What a dump: Applause ***1/2

By Dennis Hartley

(Originally posted on Digby’s Hullabaloo on April 14, 2012)

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I have a new favorite actress. Her name is Paprika Steen, and she delivers a searing performance in the Danish import Applause, directed and co-written (with Anders Frithiof August) by Martin Zandvliet. Technically, Steen is giving two searing performances; one as an embittered, middle-aged alcoholic stage actress named Thea Barfoed, and another as the embittered, middle-aged alcoholic “Martha”, as in “George and Martha”, the venomous, bickering couple who fuel Edward Albee’s classic play, Who’s Afraid of Virginia Woolf.

As you might guess, the clever theatrical allusions abound throughout, with interwoven vignettes of Thea’s nightly performances as “Martha” serving a Greek Chorus for her concurrent real-life travails. While she continues to wow adoring fans with her stagecraft, the acid-tongued Thea makes a less-than-glowing impression on the people she encounters in her off-stage life (mostly due to the fact that she’s usually half in the bag by lunchtime). She has particular difficulty dealing with the fact that her ex-husband Christian (Michael Falch) has remarried, to a younger woman named Maiken (Sara-Marie Maltha). Adding insult to injury (at least from Thea’s perspective), Maiken is a psychologist, which only further fuels Thea’s ever-present paranoia and insecurities.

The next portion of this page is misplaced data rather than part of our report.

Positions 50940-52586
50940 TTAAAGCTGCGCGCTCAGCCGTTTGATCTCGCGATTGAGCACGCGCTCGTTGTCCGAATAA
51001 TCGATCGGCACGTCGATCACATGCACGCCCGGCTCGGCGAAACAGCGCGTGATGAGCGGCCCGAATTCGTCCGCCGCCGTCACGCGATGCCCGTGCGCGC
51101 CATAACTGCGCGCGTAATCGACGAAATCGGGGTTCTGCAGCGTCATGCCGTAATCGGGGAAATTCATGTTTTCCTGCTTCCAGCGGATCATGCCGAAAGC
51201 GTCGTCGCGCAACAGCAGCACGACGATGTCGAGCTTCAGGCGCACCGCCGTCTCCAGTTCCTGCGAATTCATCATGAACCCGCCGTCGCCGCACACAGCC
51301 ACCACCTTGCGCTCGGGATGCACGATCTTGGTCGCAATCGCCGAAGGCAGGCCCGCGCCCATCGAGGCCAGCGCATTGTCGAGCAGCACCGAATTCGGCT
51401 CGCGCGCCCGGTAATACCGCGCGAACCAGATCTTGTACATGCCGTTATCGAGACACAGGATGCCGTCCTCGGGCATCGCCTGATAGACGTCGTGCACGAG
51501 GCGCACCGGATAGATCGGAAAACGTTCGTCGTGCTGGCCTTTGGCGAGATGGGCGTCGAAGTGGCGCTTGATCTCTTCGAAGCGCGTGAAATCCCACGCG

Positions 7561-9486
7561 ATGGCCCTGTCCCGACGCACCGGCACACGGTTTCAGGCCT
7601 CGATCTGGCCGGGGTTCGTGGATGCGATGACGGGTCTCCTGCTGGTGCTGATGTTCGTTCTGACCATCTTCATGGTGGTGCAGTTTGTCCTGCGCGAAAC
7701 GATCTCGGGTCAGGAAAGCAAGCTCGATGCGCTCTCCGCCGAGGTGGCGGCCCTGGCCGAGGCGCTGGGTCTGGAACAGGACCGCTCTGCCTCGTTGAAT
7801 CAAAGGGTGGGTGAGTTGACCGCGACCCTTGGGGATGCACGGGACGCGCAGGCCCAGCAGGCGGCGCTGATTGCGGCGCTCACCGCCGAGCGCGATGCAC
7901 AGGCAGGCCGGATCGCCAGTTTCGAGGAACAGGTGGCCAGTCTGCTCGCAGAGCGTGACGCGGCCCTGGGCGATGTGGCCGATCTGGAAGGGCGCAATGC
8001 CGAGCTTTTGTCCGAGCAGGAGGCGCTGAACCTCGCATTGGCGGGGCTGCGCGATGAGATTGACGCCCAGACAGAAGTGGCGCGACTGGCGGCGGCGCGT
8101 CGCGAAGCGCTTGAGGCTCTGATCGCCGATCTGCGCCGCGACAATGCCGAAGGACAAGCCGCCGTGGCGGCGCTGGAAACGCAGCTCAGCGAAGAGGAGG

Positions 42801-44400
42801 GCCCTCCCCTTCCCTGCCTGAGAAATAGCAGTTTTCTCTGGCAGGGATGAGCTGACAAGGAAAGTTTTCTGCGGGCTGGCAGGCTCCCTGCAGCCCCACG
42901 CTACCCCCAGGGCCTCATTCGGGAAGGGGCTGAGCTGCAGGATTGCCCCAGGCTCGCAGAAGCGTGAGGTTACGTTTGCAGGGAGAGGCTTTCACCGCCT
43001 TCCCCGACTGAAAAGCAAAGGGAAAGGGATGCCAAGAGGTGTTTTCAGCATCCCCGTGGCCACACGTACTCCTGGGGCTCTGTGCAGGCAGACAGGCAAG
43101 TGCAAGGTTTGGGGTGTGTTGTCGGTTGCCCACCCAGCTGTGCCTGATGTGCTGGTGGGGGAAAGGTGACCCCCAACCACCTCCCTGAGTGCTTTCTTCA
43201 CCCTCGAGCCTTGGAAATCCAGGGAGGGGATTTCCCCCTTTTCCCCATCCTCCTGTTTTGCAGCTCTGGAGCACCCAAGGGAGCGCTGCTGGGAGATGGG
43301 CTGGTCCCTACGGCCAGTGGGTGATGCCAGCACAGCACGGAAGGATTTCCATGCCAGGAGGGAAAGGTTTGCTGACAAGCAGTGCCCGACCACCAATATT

However, there does seem to be a tiny glimmer of light on the horizon, as Thea is making a concerted effort to step away from the bottle for good (which is sort of working out, in fits and starts). Finding herself in an unusually lucid state of mind one day, she decides to begin lobbying in earnest for acquiring more quality time with her two young sons, who live with their father and stepmother (Thea ceded custody when she divorced Christian). Although Thea is making nice with Maiken, and assuring her ex that she has “changed” since…(a mental breakdown, or possibly a prolonged stay at a rehab clinic?), Christian  remains wary. After all…she is an actress.

And so this simple, yet emotionally dense slice of life unfolds. As anyone who has seen more than one study about an alcoholic knows, it’s right about the time things start looking up for the protagonist that you find yourself cringing and waiting for the other shoe to drop (“How is she going to fuck this up? Pass the popcorn.”).

While I’ve seen this story before, it’s been some time since I’ve seen it played with the fierce commitment Steen brings to  it. Thea’s shame spiral binges evoke Patty Duke’s Neely O’Hara in Valley of the Dolls at times, but I felt Steen’s overall performance (and the film’s writing and directing style) most strongly recalled John Cassavetes’ Opening Night. In that 1977 film, Gena Rowlands plays, well, an insecure, middle-aged alcoholic stage actress, who is starring in a play that mirrors her real life angst. And just like the great Rowlands, Steen is a force of nature; a joy to watch. She is fearless, compassionate and 100% convincing. After all…she is an actress.

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